Mar 26, 2021 - 2:58pm

Yes, they take kids who are ultra prepared.  I was one of those kids a very long time ago.  Being incredibly smart just isn't enough - you need to be really prepared for me to recommend starting on the buyside.  This means obsessive personal interest for years and a lot more experience than a summer internship or two to really be competitive and useful - on top of great grades in a legit major at top 10 school.

  • Associate 1 in IB-M&A
Mar 26, 2021 - 12:03pm

Just my personal thoughts. HF out of undergrad is a no brainer if and only if it's a large AUM, established fund (>$10b) and you are sure you want to go down the HF route. Biggest drawback clearly is you become pigeonholed to HFs from the get go which is why I recommend being sure you want to go down that path. The obvious comparison is IB > PE > HF. I think starting from undergrad is effectively just accelerating you to that last stage and I think most people who have gone down that classic path do end up staying in HF for the long haul anyway. Everyone gets 'pigeonholed' at some point. IB > PE > HF just delays this by giving you time to explore what might fit you best. To most people that's important because honestly who knows what you like when you're in college. But to some who are clear about it, might as well jump in with two feet. I personally would take such an opportunity if it came to me as I do believe there is value in learning to think like an investor or just being familiar with stocks which can put you ahead of some of your peers (3-4 years is a long time in the HF world). In reality though - large AUM HF seats right out of undergrad are just so rare (if they even exist) and so IB is the best bet out of undergrad. Definitely would not want to go to a small HF out of undergrad versus BB IB for example.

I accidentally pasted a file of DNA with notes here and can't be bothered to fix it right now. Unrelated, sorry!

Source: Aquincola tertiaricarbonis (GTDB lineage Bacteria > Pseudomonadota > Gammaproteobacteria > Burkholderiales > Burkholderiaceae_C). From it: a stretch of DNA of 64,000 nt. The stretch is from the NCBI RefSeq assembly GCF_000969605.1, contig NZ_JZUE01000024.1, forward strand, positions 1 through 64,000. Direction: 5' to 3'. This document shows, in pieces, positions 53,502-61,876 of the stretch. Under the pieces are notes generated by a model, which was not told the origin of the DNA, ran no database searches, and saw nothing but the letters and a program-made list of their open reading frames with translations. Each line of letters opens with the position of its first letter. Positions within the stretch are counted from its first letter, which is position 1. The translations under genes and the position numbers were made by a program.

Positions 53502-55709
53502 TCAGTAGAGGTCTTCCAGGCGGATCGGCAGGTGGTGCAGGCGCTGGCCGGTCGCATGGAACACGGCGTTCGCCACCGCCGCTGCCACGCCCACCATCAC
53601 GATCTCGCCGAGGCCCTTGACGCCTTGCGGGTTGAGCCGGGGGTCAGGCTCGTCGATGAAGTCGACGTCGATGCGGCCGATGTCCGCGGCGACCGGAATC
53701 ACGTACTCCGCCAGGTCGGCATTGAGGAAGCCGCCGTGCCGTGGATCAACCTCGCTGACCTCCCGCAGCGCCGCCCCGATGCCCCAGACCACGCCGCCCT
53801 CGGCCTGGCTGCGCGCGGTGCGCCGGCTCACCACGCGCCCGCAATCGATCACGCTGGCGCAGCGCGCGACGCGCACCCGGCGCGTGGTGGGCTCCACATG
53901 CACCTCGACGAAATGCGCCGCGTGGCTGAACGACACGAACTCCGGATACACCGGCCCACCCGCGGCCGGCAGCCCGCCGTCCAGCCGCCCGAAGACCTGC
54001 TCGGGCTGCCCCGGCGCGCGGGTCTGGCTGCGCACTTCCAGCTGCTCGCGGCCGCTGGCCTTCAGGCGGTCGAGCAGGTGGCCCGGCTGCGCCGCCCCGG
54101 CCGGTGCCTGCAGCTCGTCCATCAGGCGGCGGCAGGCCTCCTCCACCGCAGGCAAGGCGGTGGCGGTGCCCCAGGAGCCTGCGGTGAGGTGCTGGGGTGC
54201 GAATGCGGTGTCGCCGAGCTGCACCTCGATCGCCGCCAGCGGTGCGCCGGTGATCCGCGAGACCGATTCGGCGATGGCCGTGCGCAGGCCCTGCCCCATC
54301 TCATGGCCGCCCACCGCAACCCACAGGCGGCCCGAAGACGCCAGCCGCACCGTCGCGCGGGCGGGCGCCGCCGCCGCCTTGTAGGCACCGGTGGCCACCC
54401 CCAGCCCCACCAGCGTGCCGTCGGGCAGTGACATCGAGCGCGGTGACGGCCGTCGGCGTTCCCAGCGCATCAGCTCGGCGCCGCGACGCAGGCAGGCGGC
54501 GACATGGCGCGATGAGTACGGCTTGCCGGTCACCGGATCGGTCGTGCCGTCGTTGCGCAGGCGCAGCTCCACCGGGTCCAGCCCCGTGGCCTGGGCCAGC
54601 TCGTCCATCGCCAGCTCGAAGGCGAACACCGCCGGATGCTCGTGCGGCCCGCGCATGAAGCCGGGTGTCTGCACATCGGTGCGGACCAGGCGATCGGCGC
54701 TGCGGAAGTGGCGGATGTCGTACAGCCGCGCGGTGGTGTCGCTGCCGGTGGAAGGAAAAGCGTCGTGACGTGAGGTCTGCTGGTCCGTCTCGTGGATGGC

Mar 26, 2021 - 11:10pm

Yeah this makes a lot of sense. But what exactly causes this pigeonholing? It's very difficult to get into a HF out of undergrad, so why would it be hard to pivot into different roles later on? Is it because of how specialized the HF skillset is? 

Mar 27, 2021 - 12:08am

Read, read, read and read some more. Listen to podcasts like "masters in business" everyone always says read.

Also your response above was pretty brutal wont lie (not being mean). Your username is poker related so guessing you into it. So have some risk skills.

Think of your pitch as "a hand of poker" what cards you have, whats out there what scenarios you look at (based on river etc..). Start to be much more direct in the way you see the market and how you could model it out.

Mar 27, 2021 - 10:16am

I've tried poker, I've tried investing, and poker is by far the easier of the two. In poker there's a defined winning strategy. If you stick to it, you will make money. If you deviate from it, you can make even more money. Your enemies are mainly dumb gamblers and low level thinkers. 

The stock market is a different beast. Everyone is out there grinding trying to squeeze out an edge, and you need to spend days to weeks thinking through an idea and there's no objective way to tell if your strategy is winning or you're just plain lucky. 

Mar 27, 2021 - 8:03am

It's pretty funny, because the way things work is once you get a buyside job out of undergrad, you can just immediately "give up" after all that hard work. You don't need to know anything about markets and there's definitely not any more work to do. What actually happens is everyone just addresses you as a "baller" and tells you how awesome and prestigious you are everyday of your life, and pay you more than you can ever dream of. You win.

Mar 27, 2021 - 10:21am

I know in my post I come across as naive and uninformed (which I am) but I'm still a freshman and have a long ways to go. I want to be in an environment where you're rewarded based on skill and not schmoozing. I think I'm intelligent enough to figure things out, even if I don't know them at the moment. 

Maybe I don't want a buyside gig and it's different from what I imagine. Worst case scenario I'm overprepared to go into IB, and can probably even pivot into tech or startups since I'm planning on taking quantitative courses. I don't know what I will want in the future, but I know what I want now and I'm taking steps to go there. 

Mar 27, 2021 - 11:23am

Yes you have a lot of time as a freshman, but I think if you're going to go any of those routes you're much better off committing 100% to what you are doing. The sooner you can adjust your attitude to what the reality will be like the better. People who are still 'figuring it out' by the time they show up on the job usually end up in bschool.